Picture an off-ramp at the 405 Freeway in Los Angeles. What do you normally see there? Bushes, trees, maybe trash, plastic bags, cardboard boxes, paper, cans, bottles, maybe old tires, things tossed out of the cars driving by. This is where beautiful Missy was found over 3 years ago.
Missy is a happy, wiggly, kissy dog. She is a beautiful red-head, athletic and affectionate. She is always in a good mood when she is around a human being. Unfortunately, Missy has been living in a kennel facility ever since she was rescued over 3 years ago. She is comfortable there: She gets fed, she goes to play in the yard, she sometimes gets taken out for walks and gets a cookie, every time an employee walks by her. But does she get the attention she craves so desperately? Does she get to snuggle up next to her favorite person or family? Does she get to play ball every day (which she loves!)? Does she get to swim in the pool which is her absolute favorite activity? Does somebody tell her every day, what a wonderful girl she is and how much she is loved? No. Well, that is not completely true. She did have all that for about 2 months. Just recently. Missy got adopted by a nice couple and their teenage daughter. They had a dog before Missy for many years, they live in a nice home with a secure yard and a wonderful pool. They adored Missy, feed her the best food, bought her toys and gave her kisses. So, what happened? Why is she not with her adoptive family anymore?
Let’s reverse: We at Pacific Coast Dog Rescue are very careful when placing our dogs. We look for a stable life-style of our adopters, we make sure, that their home and yard are secure for the dog. We strive to place our dogs with people who are going to be committed to the dog. Who will work through any issues that may arise. We also outweigh the good and the bad, because there is always something in question. In the case of Missy’s adopters, everything matched, except, that maybe, there was a bit of a lack of confidence in handling Missy in certain situations. As mentioned before, Missy is a very happy and wiggly dog and that means, that she can get overstimulated at times. So, the key is, to keep Missy calm and controlled. Not that difficult of a task, as Missy has received our 3 week on-leash obedience training and she LOVES to show off her training. As a matter of fact, her adopters updated us on several occasions about her excellent manners and her obedience. They even had a cocktail party 4 days after Missy moved in, when she impressed everybody with her excellent manners.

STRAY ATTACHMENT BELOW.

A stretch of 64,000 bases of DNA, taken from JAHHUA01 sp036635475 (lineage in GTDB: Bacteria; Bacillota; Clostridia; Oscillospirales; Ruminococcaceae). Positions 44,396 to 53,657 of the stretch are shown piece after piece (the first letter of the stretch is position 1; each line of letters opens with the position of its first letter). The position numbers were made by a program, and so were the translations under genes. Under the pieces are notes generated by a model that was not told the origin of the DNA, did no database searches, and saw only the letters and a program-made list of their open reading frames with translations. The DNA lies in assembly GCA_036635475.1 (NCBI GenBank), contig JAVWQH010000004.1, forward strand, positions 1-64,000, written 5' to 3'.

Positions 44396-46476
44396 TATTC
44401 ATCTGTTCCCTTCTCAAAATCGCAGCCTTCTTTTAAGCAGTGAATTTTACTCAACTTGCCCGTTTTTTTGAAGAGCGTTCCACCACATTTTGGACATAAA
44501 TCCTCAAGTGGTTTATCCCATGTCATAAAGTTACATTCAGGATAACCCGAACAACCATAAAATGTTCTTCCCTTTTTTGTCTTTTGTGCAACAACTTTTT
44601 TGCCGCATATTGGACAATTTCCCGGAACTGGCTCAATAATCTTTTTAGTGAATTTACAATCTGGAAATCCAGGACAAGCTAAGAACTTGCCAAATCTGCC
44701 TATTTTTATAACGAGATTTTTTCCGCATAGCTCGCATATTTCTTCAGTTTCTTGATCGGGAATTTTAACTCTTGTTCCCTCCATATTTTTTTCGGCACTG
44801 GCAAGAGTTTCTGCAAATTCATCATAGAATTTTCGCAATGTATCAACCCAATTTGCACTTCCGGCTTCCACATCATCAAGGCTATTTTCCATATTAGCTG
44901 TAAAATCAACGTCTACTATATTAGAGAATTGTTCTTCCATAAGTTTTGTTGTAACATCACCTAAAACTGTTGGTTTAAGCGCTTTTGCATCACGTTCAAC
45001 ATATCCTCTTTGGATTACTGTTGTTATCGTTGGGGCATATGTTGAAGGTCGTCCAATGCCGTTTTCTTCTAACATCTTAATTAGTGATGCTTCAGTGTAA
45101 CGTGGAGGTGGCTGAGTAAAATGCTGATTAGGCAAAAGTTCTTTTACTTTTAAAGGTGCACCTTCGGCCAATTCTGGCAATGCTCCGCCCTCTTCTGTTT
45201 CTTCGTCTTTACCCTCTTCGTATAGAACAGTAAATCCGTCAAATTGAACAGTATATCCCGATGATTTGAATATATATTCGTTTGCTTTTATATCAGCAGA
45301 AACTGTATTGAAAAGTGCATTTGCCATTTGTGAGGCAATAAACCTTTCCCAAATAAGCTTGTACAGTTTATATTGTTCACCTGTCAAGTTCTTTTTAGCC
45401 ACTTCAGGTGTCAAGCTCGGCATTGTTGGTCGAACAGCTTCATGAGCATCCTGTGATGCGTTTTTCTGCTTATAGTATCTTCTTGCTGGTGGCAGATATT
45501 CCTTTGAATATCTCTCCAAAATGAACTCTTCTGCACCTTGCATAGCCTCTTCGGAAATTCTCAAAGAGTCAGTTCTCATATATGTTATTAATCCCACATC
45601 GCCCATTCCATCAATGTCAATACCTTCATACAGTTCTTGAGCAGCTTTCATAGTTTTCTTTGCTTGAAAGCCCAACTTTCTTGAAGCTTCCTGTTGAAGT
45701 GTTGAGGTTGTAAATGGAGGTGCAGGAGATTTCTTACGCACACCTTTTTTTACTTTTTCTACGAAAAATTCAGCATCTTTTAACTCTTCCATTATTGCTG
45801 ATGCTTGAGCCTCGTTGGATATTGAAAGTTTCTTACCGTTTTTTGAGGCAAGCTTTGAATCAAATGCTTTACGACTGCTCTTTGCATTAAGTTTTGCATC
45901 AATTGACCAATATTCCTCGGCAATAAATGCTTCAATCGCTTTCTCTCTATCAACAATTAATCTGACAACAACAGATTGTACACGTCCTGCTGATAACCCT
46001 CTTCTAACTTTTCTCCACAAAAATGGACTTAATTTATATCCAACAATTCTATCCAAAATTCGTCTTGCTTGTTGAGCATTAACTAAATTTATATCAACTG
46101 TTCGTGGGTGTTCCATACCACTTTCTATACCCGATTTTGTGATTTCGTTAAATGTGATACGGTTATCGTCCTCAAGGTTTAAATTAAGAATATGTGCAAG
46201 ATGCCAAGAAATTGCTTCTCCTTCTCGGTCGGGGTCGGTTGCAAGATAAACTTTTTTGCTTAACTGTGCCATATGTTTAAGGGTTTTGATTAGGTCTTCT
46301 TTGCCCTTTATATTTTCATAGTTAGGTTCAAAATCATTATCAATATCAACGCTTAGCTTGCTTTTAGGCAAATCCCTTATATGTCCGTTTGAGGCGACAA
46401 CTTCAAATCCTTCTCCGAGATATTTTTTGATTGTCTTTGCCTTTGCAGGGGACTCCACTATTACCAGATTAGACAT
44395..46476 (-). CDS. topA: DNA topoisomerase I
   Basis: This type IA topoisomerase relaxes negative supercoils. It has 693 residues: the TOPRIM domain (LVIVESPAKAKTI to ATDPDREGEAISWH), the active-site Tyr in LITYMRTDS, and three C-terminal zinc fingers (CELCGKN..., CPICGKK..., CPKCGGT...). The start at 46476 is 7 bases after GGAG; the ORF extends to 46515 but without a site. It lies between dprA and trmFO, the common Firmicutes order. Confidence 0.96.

We, at Pacific Coast Dog Rescue take the adoption process serious. We always conduct several home visits with the dog, before leaving them at the new home for good. During that time, we practice the training with the adopters. We also check in regularly for the first couple of months and ask the adopters to contact us right away with even the smallest problem or concern. Well, Missy’s adopters informed us, that Missy would get very excited, when she saw people playing basketball. I guess, the moving ball made her anxious. The founder of Pacific Coast Dog Rescue and also our trainer, David Roe, explained Missy’s adopters, how to use the training, to handle her in those situations. Everything seemed to be going well until we got the call: “We are heartbroken, but we have to return Missy. She nipped our neighbor, playing basketball.” How could this have happened? Missy was on a leash. Easy to control. According to the adopters, Missy was on a leash, they walked by the neighbor with the basketball and she jumped and nipped him in the leg.
I wasn’t at the scene but I know, that this was a no-brainer to avoid:
1. Walk into a different directions, cross the street, go around the person with the basketball.
2. Follow the training routine, don’t let the dog get to the point of over-stimulation, use the training to keep her focused.
3. Ask the person to step out of the way because your dog gets nervous around basketballs.
Either one of those solutions seem reasonable to me. And Missy would still be happy with her family in her home. Instead, this preventable incident turned into a huge scene. 911 was called, 2 police cars, a firetruck, an ambulance and animal control showed up. The person who got nipped in the leg, went to the hospital but his injury was so minor, that he did NOT need any medical treatment. Animal control determined, that Missy was NOT a danger to society, they actually commented on what a nice dog she was, after they tried to agitate her and push to see, how far they could go with her and all she did, was try to kiss them! But according to law, Missy had be quarantined for 10 days. Because she is such a nice dog and was not determined to be vicious, she was able to stay in her home during that time. But I have to warn you: Animal control has ALL the power in these kind of situations, they can determined a dog to be dangerous at their discretion. And then, there is nothing you can do, to save your dog’s life. Especially, if your dog is an American Pit Bull, American Staffordshire Terrier, Mastiff, Bulldog, or a mix of those.
The hysteria is big. So, where is Missy now? She is back at the rescue. Her adopters brought her back with tears in her eyes. I had to hold back, not to start crying, because I know, that I wouldn’t have been able to stop. Missy has always been one of my special heartbreakers because I know, how much she longs for a family to love her. On the other hand, I am happy, that she is back with us, safe. Now I know for next time, I have to be even more careful in placing her. So, that Missy truly has a forever home. Somebody who is sensible to her needs, somebody who loves her unconditionally and somebody who protects her. Because Missy is a wonderful girl!
If you are interested in adopting Missy please visit the website of Pacific Coast Dog Rescue and contact Ingrid.
Please also check the video interview with Ingrid Hurel here.